Characteristically, ES has immunoreactivity for vimentin and epithelial markers: low and high molecular weight cytokeratins, including keratin 8, keratin 19 and/or EMA. Half of the cases of ES are positive for CD34  and vimentin. The staining pattern suggests that ES is a neoplasm of mesenchymal origin with epithelial dedifferentiation. Almost all cases of ES are negative for ERG gene rearrangement and according to detection by IHC or fluorescence in situ hybridization (FISH), 90% of malignant rhabdoid tumors show nuclear deficiency of INI1 [6, 7], with the inactivation of SMARCB1 .
ES needs to be distinguished from many other benign and malignant diseases. Benign lesions include granulomas , rheumatoid nodules, benign fibrous histiocytomas, and giant cell tumors of tendon sheath. Aside from the morphologic differences between benign lesions and ES, all benign lesions lack CK expression and most lack EMA, both of which are typically diffusely expressed in ES. Malignant diseases include tumors with epithelioid or rhabdoid morphology , such as malignant rhabdoid tumors (MRT), epithelioid malignant peripheral nerve sheath tumors (MPNST), myoepithelial tumors, primitive neuroectodermal tumors (PNET), extra-skeletal myxoid chondrosarcomas (EMC), epithelioid angiosarcomas, epithelioid hemangioendotheliomas (EHE), rhabdomyosarcomas, synovial sarcomas, malignant mesotheliomas, melanomas and so on.
In blood test of ES, Kato et al. documented that 10 of 11 (91%) patients had positive test results for CA-125 [10, 11]. In our case, results of all tumor markers were within normal range. New biomarkers are in need of discovery.
With regard to imaging, twice of PET-CT performed before and after operation were not sufficient to indicate all of the primary and metastatic lesions. Vien X et al. reported a case of proximal-type ES in scrotum with comprehensive staging and monitoring by PET-CT . We speculated that PET-CT was not sensitive enough for the disease and other examinations like CT, MRI and CNB would assist the diagnosis. Moreover, the right axillary mass was considered as a metastasis from a malignant tumor of unknow origin and no mastectomy was performed at the first place. Unexpectedly, the patient developed ipsilateral breast metastasis ten months later which was similar to inflammatory breast cancer, without any other site involved. We wondered whether the metastasis would be avoided or delayed in case mastectomy was performed before. Pathologists showed us that the tumor of right breast puncture under the microscope was totally in the vessel. Since the main lymphatic pathway to the breast had been destroyed after axillary dissection, whole breast metastasis might be caused by residual focus in the breast, as called intra mammary metastasis, explaining the recurrence of the ipsilateral breast. We still wondered why there were no other metastases than the right breast.
As of treatments, Frezza AM et al. considered that anthracycline-based and gemcitabine-based treatments might be of choices . The patient should not be denied of surgery to resect the breast if necessary. Localized radiotherapy should also be the treatment of choice for the disease. Although the genetic testing did not provide positive results, the levels of SWI/SNF complex  or PD-1/PD-L1  in tissue could be evaluated, which may suggest genetic testing as a novel therapy for the disease. This case provides useful and informative clinical reference for breast doctors by presenting a case study of a rare malignant soft tissue tumor.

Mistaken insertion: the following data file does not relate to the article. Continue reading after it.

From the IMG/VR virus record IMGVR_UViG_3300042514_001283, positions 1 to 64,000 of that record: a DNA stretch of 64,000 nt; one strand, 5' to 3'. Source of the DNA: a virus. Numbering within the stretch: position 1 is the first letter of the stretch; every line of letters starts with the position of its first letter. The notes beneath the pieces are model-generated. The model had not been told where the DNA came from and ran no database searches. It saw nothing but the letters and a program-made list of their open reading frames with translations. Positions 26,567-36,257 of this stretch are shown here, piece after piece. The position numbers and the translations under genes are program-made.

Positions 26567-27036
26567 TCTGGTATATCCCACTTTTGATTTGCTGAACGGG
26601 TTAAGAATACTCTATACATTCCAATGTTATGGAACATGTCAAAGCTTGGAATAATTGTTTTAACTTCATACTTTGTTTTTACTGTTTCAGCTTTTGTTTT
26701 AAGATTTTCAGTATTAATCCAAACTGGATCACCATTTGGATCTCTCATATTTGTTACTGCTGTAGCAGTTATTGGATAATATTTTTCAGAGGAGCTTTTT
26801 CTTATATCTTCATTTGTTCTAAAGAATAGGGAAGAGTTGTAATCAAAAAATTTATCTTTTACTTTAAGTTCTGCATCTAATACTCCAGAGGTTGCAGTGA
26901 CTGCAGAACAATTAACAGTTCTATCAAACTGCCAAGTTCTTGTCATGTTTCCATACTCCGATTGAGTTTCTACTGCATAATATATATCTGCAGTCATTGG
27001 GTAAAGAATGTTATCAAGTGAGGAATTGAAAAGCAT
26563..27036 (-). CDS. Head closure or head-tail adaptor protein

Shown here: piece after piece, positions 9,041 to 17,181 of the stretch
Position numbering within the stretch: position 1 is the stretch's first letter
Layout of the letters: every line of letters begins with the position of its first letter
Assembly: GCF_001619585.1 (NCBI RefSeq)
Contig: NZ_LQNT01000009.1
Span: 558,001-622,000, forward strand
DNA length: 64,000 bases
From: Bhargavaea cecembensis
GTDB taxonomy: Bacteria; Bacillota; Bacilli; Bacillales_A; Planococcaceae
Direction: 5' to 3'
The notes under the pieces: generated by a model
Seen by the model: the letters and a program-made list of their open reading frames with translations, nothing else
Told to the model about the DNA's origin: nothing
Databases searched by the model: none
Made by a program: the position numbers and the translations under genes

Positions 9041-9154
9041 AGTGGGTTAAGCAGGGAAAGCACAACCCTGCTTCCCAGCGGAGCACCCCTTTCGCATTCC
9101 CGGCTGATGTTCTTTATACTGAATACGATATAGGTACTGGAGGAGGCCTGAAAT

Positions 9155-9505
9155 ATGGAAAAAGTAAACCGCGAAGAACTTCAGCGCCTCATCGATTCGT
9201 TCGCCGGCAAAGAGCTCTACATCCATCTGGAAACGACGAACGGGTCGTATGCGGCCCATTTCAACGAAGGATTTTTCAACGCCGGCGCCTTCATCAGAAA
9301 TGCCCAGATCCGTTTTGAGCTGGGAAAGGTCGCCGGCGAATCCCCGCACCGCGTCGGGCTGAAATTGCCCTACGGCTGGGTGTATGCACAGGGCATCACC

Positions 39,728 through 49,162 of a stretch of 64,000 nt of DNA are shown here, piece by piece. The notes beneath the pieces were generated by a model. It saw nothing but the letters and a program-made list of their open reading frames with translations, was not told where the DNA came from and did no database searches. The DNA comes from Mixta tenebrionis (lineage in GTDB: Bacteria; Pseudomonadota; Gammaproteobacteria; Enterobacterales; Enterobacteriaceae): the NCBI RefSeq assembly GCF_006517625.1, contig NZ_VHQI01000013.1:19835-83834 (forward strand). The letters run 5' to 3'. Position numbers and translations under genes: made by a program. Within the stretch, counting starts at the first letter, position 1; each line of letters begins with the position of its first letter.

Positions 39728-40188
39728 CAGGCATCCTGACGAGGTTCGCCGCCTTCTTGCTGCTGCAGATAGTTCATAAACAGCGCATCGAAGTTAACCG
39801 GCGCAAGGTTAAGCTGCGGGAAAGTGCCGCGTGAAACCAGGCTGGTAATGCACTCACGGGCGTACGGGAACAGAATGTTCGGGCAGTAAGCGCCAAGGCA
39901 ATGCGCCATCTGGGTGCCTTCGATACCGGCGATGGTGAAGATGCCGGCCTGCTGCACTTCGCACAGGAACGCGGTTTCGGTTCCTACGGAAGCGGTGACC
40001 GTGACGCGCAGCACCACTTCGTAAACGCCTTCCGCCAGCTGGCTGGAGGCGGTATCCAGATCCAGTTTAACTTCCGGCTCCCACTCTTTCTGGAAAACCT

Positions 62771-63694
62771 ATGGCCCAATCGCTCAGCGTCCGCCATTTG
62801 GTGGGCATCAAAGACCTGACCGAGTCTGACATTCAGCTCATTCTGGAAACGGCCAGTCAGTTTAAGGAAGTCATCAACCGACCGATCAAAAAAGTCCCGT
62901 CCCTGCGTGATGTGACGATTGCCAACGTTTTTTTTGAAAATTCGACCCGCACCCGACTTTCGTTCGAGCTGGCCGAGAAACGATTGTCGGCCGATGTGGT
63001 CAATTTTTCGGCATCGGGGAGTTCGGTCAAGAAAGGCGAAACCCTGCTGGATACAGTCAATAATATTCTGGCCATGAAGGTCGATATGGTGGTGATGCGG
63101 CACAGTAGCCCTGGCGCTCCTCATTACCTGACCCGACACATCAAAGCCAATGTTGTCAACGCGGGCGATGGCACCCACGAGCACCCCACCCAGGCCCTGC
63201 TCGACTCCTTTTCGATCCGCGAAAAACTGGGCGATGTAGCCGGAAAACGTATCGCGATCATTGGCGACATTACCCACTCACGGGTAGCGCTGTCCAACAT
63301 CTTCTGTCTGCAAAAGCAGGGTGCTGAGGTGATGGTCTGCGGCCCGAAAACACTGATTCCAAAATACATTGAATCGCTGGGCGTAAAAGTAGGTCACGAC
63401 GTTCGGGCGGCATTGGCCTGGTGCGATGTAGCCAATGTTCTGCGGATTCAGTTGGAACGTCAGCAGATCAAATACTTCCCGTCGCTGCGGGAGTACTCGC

In conclusion, epithelioid sarcoma is a rare malignant soft tissue tumor. Patients who come to the hospital reporting only enlarged axillary lymph node are easily misdiagnosed with occult breast carcinoma. Our case reported a woman with an axillary metastasis of ES in the right arm. She received a localized operation and classical chemotherapy, and an ipsilateral breast metastasis occurred ten months later. This rare but interesting case enables breast surgeons and pathologists to accumulate more experience of differential diagnosis of axillary mass for personalized treatment in clinical practice. Meanwhile, ipsilateral breast metastasis of ES we reported in our case encourages clinicians to attach greater importance to the tumor metastasis mechanism. For oncologists and surgeons, it is necessary to comprehensively assess the condition, think over the scope of surgery and actively treat the patients.
The authors would like to thank the staff of breast center of the First Affiliated Hospital of Zhejiang University.
LC: collection of clinical data, follow-up of the patient and writing of the manuscript; LW: pathological diagnosis, immunohistochemical analysis and assisted writing; LC and LW contributed equally to this work. XZ, MY: treatment and management of the patient; PF (the last author): treatment, management of the patient and revision of the manuscript. All authors read and approved the final manuscript prior to submission.
This work was supported by National S&T Major Project (NO.2018ZX10301201) and Department of Health of Zhejiang province, China (No.2016RCA013) .
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Written informed consent was obtained from the patient for the publication of the case report.
The authors declare that they have no competing interests.